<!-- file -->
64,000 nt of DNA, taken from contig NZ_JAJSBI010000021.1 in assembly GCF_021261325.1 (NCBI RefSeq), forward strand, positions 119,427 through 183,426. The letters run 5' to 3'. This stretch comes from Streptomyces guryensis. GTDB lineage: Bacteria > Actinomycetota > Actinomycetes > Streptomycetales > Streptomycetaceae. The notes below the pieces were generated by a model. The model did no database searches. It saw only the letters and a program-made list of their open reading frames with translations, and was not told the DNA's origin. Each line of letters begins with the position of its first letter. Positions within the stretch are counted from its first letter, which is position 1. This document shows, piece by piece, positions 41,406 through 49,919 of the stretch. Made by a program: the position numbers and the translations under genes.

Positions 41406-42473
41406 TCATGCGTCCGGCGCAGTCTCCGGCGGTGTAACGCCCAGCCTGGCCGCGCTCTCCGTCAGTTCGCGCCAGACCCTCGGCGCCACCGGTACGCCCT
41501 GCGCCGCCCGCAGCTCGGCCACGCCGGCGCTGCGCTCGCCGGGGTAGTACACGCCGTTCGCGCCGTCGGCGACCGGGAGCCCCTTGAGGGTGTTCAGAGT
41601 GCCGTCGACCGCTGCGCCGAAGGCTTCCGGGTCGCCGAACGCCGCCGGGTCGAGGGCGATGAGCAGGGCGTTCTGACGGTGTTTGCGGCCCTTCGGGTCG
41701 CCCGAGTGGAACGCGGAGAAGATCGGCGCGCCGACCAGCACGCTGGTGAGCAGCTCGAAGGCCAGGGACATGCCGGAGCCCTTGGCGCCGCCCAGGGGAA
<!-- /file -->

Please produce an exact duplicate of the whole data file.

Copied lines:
64,000 nt of DNA, taken from contig NZ_JAJSBI010000021.1 in assembly GCF_021261325.1 (NCBI RefSeq), forward strand, positions 119,427 through 183,426. The letters run 5' to 3'. This stretch comes from Streptomyces guryensis. GTDB lineage: Bacteria > Actinomycetota > Actinomycetes > Streptomycetales > Streptomycetaceae. The notes below the pieces were generated by a model. The model did no database searches. It saw only the letters and a program-made list of their open reading frames with translations, and was not told the DNA's origin. Each line of letters begins with the position of its first letter. Positions within the stretch are counted from its first letter, which is position 1. This document shows, piece by piece, positions 41,406 through 49,919 of the stretch. Made by a program: the position numbers and the translations under genes.

Positions 41406-42473
41406 TCATGCGTCCGGCGCAGTCTCCGGCGGTGTAACGCCCAGCCTGGCCGCGCTCTCCGTCAGTTCGCGCCAGACCCTCGGCGCCACCGGTACGCCCT
41501 GCGCCGCCCGCAGCTCGGCCACGCCGGCGCTGCGCTCGCCGGGGTAGTACACGCCGTTCGCGCCGTCGGCGACCGGGAGCCCCTTGAGGGTGTTCAGAGT
41601 GCCGTCGACCGCTGCGCCGAAGGCTTCCGGGTCGCCGAACGCCGCCGGGTCGAGGGCGATGAGCAGGGCGTTCTGACGGTGTTTGCGGCCCTTCGGGTCG
41701 CCCGAGTGGAACGCGGAGAAGATCGGCGCGCCGACCAGCACGCTGGTGAGCAGCTCGAAGGCCAGGGACATGCCGGAGCCCTTGGCGCCGCCCAGGGGAA